When the inherit_metadata strategy is enabled, PDM will inherit and merge environment markers from a package's ancestors. These markers are then encoded in the lockfile during locking, resulting in faster installations. This has been enabled by default from version 2.11.0, to disable this strategy in the config, use pdm config strategy.inherit_metadata false.

Exclude packages newer than specific date#

Added in version 2.13.0

You can exclude packages that are newer than a specified date by passing the --exclude-newer option to pdm lock. This is useful when you want to lock the dependencies to a specific date, for example, to ensure reproducibility of the build.

The date may be specified as a RFC 3339 timestamp (e.g., 2006-12-02T02:07:43Z) or UTC date in the same format (e.g., 2006-12-02).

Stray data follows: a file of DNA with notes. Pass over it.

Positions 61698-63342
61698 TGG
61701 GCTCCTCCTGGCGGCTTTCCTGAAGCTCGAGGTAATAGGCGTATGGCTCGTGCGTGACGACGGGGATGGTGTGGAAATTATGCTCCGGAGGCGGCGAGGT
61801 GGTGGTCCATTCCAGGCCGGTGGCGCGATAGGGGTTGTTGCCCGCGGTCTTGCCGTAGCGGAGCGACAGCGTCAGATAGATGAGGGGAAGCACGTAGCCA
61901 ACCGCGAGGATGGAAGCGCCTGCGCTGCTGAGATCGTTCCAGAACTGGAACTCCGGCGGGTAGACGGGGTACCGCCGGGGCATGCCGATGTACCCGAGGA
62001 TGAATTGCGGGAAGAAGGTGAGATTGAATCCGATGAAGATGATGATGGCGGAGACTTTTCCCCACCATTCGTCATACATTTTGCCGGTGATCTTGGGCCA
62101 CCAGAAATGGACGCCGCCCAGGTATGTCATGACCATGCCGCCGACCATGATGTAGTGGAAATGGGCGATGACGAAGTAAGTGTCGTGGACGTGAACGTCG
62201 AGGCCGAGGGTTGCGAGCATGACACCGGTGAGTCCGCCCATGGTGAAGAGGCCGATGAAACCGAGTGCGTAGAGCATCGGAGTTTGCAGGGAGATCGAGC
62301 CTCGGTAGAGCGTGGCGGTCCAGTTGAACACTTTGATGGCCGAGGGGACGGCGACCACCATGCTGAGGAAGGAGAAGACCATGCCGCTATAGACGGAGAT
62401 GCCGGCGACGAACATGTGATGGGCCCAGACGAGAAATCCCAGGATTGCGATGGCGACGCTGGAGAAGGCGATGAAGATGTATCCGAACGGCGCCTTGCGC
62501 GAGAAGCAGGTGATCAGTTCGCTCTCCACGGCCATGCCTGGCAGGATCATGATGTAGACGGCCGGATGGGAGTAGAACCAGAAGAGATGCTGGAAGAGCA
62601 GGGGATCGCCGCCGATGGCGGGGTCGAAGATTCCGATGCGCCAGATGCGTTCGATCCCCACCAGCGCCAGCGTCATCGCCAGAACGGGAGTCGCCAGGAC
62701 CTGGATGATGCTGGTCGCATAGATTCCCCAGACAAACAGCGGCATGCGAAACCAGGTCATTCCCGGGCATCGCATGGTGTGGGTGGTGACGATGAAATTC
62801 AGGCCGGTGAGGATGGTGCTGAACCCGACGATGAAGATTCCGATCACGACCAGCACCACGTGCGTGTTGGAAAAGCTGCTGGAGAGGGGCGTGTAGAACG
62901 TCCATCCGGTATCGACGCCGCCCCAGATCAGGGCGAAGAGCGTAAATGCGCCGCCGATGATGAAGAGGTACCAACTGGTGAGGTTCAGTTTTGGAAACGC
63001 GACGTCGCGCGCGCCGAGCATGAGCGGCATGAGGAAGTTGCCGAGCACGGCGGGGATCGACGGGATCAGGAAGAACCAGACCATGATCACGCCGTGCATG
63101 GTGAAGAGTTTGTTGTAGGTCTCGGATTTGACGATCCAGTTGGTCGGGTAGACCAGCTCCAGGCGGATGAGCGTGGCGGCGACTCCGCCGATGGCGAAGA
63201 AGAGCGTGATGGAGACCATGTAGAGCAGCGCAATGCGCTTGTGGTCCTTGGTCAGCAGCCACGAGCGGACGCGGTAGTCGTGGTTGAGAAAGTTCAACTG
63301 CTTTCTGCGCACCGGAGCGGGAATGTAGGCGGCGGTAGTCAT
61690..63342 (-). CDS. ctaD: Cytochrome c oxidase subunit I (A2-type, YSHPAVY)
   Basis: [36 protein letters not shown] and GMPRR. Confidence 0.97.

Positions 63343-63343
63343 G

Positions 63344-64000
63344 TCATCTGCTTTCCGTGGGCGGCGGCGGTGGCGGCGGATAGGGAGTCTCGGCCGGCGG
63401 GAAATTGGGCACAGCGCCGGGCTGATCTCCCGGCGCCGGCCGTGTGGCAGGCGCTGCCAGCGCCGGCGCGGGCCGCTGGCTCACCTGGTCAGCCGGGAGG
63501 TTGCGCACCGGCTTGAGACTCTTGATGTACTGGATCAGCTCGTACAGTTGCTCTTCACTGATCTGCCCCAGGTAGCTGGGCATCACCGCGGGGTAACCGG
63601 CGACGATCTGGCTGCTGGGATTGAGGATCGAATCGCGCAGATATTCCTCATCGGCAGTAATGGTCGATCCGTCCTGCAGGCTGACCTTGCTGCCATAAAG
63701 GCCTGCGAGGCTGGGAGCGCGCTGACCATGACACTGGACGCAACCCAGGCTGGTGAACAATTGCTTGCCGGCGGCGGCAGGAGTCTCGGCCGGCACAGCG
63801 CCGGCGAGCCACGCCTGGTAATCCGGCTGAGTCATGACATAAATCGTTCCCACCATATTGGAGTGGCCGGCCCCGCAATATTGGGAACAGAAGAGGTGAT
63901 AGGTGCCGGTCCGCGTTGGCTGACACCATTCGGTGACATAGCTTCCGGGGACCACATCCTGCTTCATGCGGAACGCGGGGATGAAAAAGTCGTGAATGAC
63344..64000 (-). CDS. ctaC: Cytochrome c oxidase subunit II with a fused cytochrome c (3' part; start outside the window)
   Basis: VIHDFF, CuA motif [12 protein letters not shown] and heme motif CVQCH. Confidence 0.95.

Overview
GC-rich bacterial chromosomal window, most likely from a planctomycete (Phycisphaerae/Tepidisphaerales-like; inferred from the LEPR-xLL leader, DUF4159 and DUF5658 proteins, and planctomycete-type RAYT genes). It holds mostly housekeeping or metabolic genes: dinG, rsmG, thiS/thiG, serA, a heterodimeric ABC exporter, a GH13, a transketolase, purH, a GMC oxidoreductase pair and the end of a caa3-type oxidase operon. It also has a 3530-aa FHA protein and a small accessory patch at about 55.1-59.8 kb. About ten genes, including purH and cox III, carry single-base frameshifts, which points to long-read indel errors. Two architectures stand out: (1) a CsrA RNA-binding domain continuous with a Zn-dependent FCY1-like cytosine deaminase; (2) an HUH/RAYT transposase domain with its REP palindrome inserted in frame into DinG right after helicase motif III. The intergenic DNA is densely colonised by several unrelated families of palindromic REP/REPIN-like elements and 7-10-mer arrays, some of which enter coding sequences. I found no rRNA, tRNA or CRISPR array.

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pdm lock --exclude-newer 2024-01-01

Note

The package index must support the upload-time field as specified in PEP 700. If the field is not present for a given distribution, the distribution will be treated as unavailable.

Set acceptable format for locking or installing#

If you want to control the format(binary/sdist) of the packages, you can set the env vars PDM_NO_BINARY, PDM_ONLY_BINARY and PDM_PREFER_BINARY.

Each env var is a comma-separated list of package name. You can set it to :all: to apply to all packages. For example:

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# No binary for werkzeug will be locked nor used for installation
PDM_NO_BINARY=werkzeug pdm add flask
# Only binaries will be locked in the lock file
PDM_ONLY_BINARY=:all: pdm lock
# No binaries will be used for installation
PDM_NO_BINARY=:all: pdm install
# Prefer binary distributions and even if sdist with higher version is available
PDM_PREFER_BINARY=flask pdm install